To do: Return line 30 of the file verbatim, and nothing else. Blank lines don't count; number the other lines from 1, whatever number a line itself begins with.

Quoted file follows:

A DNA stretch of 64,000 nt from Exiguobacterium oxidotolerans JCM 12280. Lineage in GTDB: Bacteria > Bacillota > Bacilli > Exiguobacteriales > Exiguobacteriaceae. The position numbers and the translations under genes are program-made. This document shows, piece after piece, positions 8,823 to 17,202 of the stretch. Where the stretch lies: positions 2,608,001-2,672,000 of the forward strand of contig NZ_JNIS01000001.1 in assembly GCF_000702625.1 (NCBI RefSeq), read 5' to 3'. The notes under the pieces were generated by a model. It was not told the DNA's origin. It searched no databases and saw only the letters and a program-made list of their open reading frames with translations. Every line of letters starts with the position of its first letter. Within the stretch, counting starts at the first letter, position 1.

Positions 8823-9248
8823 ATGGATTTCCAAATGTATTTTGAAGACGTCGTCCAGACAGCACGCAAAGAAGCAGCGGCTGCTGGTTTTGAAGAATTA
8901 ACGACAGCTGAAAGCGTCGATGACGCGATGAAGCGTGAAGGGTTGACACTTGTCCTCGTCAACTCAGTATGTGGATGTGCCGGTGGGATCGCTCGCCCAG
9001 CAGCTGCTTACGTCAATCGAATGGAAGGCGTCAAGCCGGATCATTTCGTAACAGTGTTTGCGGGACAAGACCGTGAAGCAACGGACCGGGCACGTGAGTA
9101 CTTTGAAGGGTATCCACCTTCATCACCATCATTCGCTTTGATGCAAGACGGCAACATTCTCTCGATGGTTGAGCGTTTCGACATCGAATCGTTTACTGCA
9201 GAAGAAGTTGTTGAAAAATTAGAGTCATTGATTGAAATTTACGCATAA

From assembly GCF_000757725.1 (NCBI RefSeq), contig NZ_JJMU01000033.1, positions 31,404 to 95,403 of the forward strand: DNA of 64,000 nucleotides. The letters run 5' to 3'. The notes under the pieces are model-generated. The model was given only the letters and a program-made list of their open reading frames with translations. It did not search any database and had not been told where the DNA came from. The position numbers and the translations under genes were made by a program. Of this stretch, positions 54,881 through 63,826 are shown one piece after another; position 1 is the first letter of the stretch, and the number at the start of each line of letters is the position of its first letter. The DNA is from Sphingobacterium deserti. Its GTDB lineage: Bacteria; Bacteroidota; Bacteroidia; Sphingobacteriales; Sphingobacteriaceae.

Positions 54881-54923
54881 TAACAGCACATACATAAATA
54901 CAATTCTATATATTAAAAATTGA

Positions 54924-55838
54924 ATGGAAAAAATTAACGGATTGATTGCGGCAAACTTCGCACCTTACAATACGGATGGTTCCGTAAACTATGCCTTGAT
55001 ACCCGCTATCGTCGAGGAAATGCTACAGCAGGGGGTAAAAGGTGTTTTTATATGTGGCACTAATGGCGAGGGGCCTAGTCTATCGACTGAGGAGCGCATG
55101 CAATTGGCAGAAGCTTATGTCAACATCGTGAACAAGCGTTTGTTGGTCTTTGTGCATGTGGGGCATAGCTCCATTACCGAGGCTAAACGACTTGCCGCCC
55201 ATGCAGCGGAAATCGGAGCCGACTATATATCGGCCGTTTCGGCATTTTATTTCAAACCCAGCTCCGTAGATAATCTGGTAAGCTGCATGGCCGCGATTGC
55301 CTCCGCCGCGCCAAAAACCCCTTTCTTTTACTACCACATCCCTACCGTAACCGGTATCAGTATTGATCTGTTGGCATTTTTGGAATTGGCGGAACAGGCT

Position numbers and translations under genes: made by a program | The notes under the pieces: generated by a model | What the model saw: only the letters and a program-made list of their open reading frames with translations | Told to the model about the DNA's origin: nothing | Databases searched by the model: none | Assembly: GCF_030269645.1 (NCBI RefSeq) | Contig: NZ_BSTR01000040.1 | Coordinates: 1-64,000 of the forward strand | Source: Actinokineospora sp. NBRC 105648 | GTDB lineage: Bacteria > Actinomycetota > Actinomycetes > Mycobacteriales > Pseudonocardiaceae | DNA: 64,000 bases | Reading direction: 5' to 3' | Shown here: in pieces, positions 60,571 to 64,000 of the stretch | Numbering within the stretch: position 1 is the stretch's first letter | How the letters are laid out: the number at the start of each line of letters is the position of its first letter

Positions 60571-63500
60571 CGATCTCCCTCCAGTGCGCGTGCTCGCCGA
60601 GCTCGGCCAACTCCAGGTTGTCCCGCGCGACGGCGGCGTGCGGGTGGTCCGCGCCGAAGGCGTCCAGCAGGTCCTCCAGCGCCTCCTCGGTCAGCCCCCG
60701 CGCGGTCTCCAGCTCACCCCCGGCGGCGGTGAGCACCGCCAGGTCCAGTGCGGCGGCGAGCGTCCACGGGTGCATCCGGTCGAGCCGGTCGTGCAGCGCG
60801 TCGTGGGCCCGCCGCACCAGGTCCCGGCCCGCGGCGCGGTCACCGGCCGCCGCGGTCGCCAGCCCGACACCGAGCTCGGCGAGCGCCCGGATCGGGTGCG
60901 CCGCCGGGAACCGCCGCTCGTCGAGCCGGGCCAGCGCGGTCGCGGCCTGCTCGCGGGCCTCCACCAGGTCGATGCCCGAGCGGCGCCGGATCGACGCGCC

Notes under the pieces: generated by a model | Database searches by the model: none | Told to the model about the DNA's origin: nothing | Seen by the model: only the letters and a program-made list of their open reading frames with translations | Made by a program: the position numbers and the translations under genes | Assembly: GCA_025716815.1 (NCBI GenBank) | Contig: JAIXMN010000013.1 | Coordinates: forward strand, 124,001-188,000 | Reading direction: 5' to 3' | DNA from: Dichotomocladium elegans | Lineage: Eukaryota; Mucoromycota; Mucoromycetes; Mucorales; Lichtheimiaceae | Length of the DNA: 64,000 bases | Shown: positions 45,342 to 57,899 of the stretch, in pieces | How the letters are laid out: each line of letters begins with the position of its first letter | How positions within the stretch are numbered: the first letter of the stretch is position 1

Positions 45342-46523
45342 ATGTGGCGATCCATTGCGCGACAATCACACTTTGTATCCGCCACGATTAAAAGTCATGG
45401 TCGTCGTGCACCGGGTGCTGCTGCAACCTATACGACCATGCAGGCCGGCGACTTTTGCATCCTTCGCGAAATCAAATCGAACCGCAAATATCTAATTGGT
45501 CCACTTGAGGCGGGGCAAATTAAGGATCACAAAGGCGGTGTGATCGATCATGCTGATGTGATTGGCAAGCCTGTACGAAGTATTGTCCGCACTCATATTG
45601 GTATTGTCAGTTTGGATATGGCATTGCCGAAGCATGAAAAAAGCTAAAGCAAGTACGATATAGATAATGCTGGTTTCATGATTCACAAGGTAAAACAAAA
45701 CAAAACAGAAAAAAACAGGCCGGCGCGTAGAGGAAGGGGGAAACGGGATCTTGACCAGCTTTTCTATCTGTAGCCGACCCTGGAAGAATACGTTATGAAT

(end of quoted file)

45601 GTATTGTCAGTTTGGATATGGCATTGCCGAAGCATGAAAAAAGCTAAAGCAAGTACGATATAGATAATGCTGGTTTCATGATTCACAAGGTAAAACAAAA